As of May 2003 I had been caring for the two colonies for about six months. One I called the East Side Gang and the other the Logan Gang. And while I could not touch any of these cats, they were becoming a little more comfortable around me when I arrived each morning to feed.
I had also met a few people who also cared about these cats. Without their help I'm not sure I would have managed as well. Barb and Kim were two of the hands-on caregivers. Neither of them was able to feed on a daily basis, but that was okay, I was able to manage quite nicely. However, they were very instrumental in the steps needed beyond the daily care and my feral cat education.
At the end of July/03 Valentine had another litter of kittens - 5 this time. The babies were found by a worker in the lumberyard and removed. Kim was called in to take the kittens. These wee creatures were only 4 or 5 days old so this was a 24 hour a day job. It was just too much work for one individual. Within about 36 hours, a series of phone calls, and the efforts of Kim and Barb to help out, we were able to capture Valentine and reunite her with the babies. Barb had made arrangements with her vet to keep Valentine and the kittens at the clinic until the kittens could go to their forever homes. When the kittens were weaned Valentine would be spayed and returned to the colony.
In the meantime, Jet and F.J. were both approaching the time when spaying/neutering needed to be considered. Kim made arrangements through a cat rescue organization to pay for one cat to be spayed/neutered. Jet was the first cat that I trapped using a humane trap. Thankfully I had seen a show on PBS about trapping cats and knew it was important to never leave a trap unattended and that once a cat was inside it was imperative that the trap be covered with a cloth. Cats get very upset and thrash around in the traps but when covered with a cloth they calm down - most of the time. And Jet did.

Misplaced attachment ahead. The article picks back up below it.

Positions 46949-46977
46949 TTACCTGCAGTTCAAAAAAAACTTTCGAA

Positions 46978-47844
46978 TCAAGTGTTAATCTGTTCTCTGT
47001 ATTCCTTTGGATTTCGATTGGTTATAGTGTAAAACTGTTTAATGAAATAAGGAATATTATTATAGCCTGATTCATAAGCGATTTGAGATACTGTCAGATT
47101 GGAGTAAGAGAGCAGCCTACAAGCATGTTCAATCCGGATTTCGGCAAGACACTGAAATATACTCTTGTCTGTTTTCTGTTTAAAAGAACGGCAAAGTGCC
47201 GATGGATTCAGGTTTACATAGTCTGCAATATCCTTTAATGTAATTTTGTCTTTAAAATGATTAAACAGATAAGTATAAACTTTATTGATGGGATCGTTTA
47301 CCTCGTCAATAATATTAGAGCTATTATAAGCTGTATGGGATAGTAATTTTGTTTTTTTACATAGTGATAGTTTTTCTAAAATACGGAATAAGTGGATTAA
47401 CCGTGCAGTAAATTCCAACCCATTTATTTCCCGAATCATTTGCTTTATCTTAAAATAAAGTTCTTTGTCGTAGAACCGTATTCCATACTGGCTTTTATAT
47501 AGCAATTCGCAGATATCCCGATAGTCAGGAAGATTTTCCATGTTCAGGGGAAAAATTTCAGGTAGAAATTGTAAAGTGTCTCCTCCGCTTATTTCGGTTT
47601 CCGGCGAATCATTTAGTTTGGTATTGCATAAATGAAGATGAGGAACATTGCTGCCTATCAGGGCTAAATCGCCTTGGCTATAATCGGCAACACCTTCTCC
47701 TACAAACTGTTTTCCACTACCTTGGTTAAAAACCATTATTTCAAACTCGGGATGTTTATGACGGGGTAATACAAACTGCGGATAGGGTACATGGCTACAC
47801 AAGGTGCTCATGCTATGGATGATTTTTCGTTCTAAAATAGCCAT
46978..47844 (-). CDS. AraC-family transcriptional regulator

Off to the vet clinic on the other side of the city. I dropped Jet off still not knowing if this little kitty was a boy or girl. At the end of the day I returned to pick up Jet. The vet came out to speak with me. She let me know that Jet was a boy and in good health. He would need to be confined in the carrier until the following morning because he was still somewhat woozy from the sedative. And no food until the next day.
The next morning I drove Jet back to his colony and as I neared the location Jet began meowing. Guess he was smelling familiar things in the air because until that point he had remained silent. I got his carrier out of the back of my van, walked into the bush where the colony got fed and released him. He was one very happy little boy cat to be home.
After releasing Jet, the other kitties came out for breakfast but Jet was not eating, at least not while I was there. He had run to the safety of the lumberyard on the otherside of the chain link fence and the pile of waste lumber. Since this was my first TNR (trap/neuter/return) I hoped I hadn't scared Jet so badly he would never come back. He returned the following morning and didn't seem to hold any grudges.
A couple weeks later Jet's sister, F.J. was caught along with another kitty named Jag. They went off to the vet to be spayed.
Valentine had also been spayed and was now back with her cat buddies. I was very happy that 4 cats had been spayed/neutered. But still many more to be done, however, it was a start.